Crowd manipulation is the intentional use of techniques based on the principles of crowd psychology to engage, control, or influence the desires of a crowd in order to direct its behavior toward a specific action. This practice is common to politics and business and can facilitate the approval or disapproval or indifference to a person, policy, or product. The ethical use of crowd manipulation is debatable and depends on such factors as the intention of and the means used by the manipulator, as well as the ends achieved.
Crowd manipulation differs from propaganda although they may reinforce one another to produce a desired result. If propaganda is “the consistent, enduring effort to create or shape events to influence the relations of the public to an enterprise, idea or group“, crowd manipulation is the relatively brief call to action once the seeds of propaganda (i.e. more specifically “pre-propaganda“) are sown and the public is organized into a crowd. The propagandist appeals to the masses, even if compartmentalized, whereas the crowd manipulator appeals to a segment of the masses assembled into a crowd in real time. In situations such as a national emergency, however, a crowd manipulator may leverage mass media to address the masses in real time as if speaking to a crowd.
Crowd manipulation also differs from crowd control, which serves a security function. Local authorities use crowd-control methods to contain and defuse crowds and to prevent and respond to unruly and unlawful acts such as rioting and looting.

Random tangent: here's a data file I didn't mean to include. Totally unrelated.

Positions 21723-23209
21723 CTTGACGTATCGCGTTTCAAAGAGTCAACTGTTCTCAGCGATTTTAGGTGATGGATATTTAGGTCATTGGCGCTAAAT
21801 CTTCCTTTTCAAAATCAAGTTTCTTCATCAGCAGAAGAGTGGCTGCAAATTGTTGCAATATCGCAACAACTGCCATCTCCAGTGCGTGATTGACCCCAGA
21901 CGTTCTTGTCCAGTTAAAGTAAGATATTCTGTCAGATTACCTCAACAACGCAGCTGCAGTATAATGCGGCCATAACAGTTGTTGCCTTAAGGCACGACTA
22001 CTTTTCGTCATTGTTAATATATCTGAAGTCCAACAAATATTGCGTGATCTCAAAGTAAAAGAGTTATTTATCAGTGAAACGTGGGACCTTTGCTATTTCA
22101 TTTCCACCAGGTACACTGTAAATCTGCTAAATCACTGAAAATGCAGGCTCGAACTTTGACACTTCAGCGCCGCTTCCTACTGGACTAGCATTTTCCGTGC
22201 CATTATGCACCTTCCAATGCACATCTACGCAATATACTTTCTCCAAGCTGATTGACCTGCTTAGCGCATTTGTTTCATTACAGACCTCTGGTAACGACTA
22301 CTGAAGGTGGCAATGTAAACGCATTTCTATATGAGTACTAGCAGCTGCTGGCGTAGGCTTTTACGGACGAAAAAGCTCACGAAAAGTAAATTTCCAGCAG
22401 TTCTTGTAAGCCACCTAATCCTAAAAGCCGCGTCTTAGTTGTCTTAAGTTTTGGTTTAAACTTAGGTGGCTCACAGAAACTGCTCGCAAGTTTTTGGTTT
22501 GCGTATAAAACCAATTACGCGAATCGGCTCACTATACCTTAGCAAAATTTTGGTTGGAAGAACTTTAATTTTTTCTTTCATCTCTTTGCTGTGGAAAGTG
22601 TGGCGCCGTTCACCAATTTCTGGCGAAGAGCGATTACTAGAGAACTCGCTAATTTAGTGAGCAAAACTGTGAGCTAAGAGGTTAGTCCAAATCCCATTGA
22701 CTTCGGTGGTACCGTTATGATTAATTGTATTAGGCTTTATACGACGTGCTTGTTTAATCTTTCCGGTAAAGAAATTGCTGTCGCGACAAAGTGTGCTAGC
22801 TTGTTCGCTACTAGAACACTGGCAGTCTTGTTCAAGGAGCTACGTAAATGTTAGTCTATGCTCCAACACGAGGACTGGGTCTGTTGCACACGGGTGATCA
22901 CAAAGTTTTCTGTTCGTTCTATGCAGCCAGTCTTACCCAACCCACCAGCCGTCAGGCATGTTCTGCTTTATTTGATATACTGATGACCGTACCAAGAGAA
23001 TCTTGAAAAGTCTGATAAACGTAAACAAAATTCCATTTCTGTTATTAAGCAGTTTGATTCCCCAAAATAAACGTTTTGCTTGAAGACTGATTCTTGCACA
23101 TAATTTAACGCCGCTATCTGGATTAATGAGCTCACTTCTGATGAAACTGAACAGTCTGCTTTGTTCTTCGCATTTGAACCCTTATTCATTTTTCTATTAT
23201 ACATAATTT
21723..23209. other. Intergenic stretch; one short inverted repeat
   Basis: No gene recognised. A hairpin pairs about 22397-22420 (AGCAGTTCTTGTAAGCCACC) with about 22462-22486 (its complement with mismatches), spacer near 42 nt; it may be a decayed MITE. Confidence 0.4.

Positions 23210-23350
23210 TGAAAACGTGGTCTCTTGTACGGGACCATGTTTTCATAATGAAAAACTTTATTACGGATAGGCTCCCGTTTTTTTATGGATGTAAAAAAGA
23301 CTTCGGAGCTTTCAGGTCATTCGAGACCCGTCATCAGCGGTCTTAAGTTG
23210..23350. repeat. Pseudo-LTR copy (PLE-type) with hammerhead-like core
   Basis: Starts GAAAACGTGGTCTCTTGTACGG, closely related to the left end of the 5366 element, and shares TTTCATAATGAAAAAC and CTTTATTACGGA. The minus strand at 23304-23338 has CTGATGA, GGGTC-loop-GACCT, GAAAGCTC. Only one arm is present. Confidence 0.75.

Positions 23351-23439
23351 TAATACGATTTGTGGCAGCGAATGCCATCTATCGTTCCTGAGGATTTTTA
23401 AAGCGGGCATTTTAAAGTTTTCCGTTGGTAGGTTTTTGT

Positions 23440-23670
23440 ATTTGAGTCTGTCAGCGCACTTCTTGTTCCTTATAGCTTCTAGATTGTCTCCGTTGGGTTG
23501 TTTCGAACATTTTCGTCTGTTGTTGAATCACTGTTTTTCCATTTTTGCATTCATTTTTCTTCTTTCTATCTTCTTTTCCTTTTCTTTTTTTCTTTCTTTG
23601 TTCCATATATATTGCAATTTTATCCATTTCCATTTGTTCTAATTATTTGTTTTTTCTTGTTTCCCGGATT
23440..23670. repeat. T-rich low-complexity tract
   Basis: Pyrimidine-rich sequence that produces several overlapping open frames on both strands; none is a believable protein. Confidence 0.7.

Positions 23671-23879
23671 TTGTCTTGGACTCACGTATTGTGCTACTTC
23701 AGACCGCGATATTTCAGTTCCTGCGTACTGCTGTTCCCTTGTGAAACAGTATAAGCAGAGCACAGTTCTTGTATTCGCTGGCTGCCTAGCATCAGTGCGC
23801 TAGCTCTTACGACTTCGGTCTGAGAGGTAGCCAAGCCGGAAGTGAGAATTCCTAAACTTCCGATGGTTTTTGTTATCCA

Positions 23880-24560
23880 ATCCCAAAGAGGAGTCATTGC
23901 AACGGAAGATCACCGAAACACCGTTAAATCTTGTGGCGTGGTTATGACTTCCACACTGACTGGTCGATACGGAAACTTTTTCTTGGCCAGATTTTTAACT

Edward Bernays, the so-called “Father of Public Relations“, believed that public manipulation was not only moral, but a necessity. He argued that “a small, invisible government who understands the mental processes and social patterns of the masses, rules public opinion by consent.” This is necessary for the division of labor and to prevent chaos and confusion. “The voice of the people expresses the mind of the people, and that mind is made up for it by the group leaders in whom it believes and by those persons who understand the manipulation of public opinion“, wrote Bernays. He also wrote, “We are governed, our minds are molded, our tastes formed, our ideas suggested, largely by men we have never heard of. This is a logical result of the way in which our democratic society is organized.”
In brief, manipulators with different ideologies can employ successfully the same techniques to achieve ends that may be good or bad. Crowd manipulation techniques offers individuals and groups a philosophically neutral means to maximize the effect of their messages.